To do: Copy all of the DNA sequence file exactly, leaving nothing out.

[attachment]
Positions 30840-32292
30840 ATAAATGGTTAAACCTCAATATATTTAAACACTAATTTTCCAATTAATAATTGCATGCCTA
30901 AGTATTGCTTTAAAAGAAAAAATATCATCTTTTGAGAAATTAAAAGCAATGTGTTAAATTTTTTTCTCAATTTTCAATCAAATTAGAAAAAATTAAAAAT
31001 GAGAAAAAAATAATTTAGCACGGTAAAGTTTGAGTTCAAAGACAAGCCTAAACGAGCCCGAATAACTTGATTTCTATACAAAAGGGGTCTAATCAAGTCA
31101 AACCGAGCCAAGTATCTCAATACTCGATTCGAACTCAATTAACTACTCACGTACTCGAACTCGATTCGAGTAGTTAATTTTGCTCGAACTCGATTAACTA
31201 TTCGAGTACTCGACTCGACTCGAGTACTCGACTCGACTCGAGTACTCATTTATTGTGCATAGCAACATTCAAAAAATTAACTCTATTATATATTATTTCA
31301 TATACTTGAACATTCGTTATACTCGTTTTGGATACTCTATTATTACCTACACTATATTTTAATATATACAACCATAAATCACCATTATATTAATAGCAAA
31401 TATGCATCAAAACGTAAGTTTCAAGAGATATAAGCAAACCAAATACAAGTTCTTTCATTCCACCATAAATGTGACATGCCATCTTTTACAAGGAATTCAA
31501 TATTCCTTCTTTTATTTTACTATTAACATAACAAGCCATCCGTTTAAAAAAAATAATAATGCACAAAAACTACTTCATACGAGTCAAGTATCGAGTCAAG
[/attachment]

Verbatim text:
Positions 30840-32292
30840 ATAAATGGTTAAACCTCAATATATTTAAACACTAATTTTCCAATTAATAATTGCATGCCTA
30901 AGTATTGCTTTAAAAGAAAAAATATCATCTTTTGAGAAATTAAAAGCAATGTGTTAAATTTTTTTCTCAATTTTCAATCAAATTAGAAAAAATTAAAAAT
31001 GAGAAAAAAATAATTTAGCACGGTAAAGTTTGAGTTCAAAGACAAGCCTAAACGAGCCCGAATAACTTGATTTCTATACAAAAGGGGTCTAATCAAGTCA
31101 AACCGAGCCAAGTATCTCAATACTCGATTCGAACTCAATTAACTACTCACGTACTCGAACTCGATTCGAGTAGTTAATTTTGCTCGAACTCGATTAACTA
31201 TTCGAGTACTCGACTCGACTCGAGTACTCGACTCGACTCGAGTACTCATTTATTGTGCATAGCAACATTCAAAAAATTAACTCTATTATATATTATTTCA
31301 TATACTTGAACATTCGTTATACTCGTTTTGGATACTCTATTATTACCTACACTATATTTTAATATATACAACCATAAATCACCATTATATTAATAGCAAA
31401 TATGCATCAAAACGTAAGTTTCAAGAGATATAAGCAAACCAAATACAAGTTCTTTCATTCCACCATAAATGTGACATGCCATCTTTTACAAGGAATTCAA
31501 TATTCCTTCTTTTATTTTACTATTAACATAACAAGCCATCCGTTTAAAAAAAATAATAATGCACAAAAACTACTTCATACGAGTCAAGTATCGAGTCAAG